SMU Lyle Now Spring 2020

NSF GRANT EMPOWERS SMU RESEARCHERS TO OPTIMIZE GAMING PLATFORM FOR TEACHING STEM+C According to the National Science Foundation (NSF), an innovative and well-educated STEM+C (computing) labor pool is crucial to the nation’s prosperity, security and competitiveness. Ideally, preparation begins in pre-K and extends through Grade 12. NSF believes that students should learn not only the science and mathematics competencies but also how computational thinking is integral to all STEM disciplines.

Always on the lookout for innovative NSF funding opportunities, Leanne Ketterlin-Geller, professor and Texas Instruments Endowed Chair inEducationanddirector of research inmathematics education at the Simmons School of Education & Human Development, saw an opening for STEM+C-based curriculum funded research and knew exactly who to recruit for an interdisciplinary team. Eric Larson, associate professor in Computer Science at Lyle, was the first person she contacted because of his expertise in utilizing machine learning to evaluate human-computer interaction, automated assessment and modeling. In turn, Larson knew the research team needed educational gaming expert Corey Clark, deputy director of research at SMU Guildhall and assistant professor of Computer Science at Lyle. With Clark’s gaming background, the professors were in a prime position to respond to NSF’s call. In a similar, recent award-winning project, Clark worked with SMU educators, designers and Literacy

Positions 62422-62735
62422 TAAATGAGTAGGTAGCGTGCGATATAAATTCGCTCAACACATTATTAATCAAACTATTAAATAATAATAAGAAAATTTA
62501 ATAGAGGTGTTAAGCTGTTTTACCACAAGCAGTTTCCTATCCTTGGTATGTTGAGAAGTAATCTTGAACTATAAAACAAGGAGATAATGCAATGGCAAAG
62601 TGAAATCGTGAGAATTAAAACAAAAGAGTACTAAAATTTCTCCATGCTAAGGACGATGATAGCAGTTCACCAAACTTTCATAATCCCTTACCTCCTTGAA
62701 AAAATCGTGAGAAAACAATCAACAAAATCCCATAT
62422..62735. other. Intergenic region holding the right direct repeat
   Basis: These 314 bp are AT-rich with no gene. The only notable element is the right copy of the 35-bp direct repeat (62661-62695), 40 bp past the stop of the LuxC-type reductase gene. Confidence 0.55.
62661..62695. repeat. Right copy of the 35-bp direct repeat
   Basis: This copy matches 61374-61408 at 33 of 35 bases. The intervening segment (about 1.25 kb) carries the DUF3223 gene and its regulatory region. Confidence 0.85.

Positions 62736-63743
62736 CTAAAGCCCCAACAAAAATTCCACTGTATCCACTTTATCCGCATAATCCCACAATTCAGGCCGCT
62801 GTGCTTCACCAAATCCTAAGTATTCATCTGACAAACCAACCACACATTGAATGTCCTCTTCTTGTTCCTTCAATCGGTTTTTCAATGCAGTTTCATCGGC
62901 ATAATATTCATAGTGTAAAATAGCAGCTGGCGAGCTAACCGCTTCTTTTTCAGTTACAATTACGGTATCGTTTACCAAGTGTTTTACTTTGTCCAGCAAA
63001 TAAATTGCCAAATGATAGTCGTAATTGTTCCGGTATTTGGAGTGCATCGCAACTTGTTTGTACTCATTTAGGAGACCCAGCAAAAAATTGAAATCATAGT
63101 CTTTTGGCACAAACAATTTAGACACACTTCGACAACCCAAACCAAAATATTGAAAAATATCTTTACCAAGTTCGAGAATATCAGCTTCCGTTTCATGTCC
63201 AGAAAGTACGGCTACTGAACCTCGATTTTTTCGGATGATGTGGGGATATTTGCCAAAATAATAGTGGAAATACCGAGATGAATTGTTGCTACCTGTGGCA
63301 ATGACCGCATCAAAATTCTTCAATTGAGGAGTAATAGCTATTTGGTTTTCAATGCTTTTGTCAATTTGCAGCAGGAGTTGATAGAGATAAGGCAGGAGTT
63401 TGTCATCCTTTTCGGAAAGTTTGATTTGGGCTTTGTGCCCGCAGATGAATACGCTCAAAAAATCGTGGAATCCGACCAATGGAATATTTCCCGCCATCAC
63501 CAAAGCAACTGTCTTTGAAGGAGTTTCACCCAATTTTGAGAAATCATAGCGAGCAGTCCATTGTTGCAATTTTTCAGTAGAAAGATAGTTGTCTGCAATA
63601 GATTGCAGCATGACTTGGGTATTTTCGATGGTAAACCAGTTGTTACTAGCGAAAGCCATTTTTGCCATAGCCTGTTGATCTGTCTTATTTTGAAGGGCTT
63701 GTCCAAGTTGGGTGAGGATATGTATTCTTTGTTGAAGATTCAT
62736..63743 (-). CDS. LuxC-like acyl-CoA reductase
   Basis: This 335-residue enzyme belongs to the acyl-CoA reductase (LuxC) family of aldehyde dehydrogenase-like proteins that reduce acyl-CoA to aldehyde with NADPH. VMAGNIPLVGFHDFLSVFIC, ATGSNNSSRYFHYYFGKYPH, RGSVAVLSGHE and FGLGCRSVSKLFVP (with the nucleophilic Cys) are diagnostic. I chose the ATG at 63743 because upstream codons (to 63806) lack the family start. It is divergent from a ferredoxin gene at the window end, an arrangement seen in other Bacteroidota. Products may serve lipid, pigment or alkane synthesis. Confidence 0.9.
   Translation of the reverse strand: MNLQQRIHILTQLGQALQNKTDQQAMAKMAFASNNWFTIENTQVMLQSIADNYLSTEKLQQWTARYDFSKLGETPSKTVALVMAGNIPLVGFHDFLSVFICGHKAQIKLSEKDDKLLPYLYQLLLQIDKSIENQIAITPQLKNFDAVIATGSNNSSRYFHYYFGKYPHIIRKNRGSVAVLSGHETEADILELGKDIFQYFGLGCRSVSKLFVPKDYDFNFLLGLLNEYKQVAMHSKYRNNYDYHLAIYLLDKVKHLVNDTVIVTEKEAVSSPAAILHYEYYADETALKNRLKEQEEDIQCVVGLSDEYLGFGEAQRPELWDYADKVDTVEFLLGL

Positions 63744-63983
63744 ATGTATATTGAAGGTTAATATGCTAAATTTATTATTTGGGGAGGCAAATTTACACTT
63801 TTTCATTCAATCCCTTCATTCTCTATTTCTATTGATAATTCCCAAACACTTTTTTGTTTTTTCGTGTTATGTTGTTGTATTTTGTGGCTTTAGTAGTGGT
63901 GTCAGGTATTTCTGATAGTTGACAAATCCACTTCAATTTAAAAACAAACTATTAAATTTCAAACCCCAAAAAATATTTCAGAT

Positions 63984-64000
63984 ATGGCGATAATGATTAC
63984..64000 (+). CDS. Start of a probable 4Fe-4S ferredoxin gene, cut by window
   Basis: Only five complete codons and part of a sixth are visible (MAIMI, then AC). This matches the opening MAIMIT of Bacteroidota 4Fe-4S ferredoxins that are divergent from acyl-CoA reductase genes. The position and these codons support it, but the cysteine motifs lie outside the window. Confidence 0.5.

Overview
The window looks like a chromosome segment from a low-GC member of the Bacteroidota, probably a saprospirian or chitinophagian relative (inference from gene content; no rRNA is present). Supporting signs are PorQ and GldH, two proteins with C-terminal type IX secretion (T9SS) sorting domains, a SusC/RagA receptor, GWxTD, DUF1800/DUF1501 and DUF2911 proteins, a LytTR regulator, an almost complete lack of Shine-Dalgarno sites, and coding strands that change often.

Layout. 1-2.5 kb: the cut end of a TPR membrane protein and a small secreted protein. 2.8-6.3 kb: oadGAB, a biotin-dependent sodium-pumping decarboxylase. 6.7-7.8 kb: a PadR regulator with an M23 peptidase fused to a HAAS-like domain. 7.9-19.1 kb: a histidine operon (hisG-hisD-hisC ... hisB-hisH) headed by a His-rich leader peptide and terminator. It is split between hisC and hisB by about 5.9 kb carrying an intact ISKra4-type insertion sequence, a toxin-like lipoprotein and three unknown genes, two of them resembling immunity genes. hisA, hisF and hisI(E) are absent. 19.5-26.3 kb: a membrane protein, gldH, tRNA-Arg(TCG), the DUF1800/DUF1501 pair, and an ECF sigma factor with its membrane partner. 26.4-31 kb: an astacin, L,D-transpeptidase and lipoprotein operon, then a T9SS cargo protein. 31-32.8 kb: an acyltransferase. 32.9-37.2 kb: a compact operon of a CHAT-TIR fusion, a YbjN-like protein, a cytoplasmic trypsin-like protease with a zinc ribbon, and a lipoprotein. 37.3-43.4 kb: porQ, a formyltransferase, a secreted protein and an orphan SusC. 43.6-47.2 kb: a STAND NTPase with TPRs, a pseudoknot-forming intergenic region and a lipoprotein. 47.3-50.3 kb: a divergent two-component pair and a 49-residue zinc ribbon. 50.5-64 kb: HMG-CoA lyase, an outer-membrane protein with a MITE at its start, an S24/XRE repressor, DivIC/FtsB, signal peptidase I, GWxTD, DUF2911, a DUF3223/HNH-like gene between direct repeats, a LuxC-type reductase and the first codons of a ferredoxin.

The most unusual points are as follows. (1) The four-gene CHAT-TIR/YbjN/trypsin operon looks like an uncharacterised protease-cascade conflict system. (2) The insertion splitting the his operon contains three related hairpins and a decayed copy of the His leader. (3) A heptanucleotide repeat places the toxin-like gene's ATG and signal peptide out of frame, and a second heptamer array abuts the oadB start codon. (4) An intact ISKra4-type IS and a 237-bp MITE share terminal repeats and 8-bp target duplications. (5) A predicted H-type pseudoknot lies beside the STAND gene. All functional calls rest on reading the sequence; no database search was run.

Instruction for Texas (LIFT) to create an Indiana Jones-like game to help adults improve reading comprehension through the popular video game, Minecraft. That project was selected as a grand prize winner in the Barbara Bush Foundation Adult Literacy XPRIZE competition. In addition, the project received an achievement award for the most effective app to help adult English language learners learn how to read. When Ketterlin-Geller and her research team initially discussed the project, they realized the technology behind the XPRIZE award-winning game could be optimized for teaching STEM+C. “We figured if educational gaming can help teach literacy concepts, why not use it to teach math, science and computational thinking by converting it into Minecraft?” Clark says. “Because this game platform is already built around the idea of the progression of technology, we wanted to capitalize on and make that progression connected to real educational concepts.”

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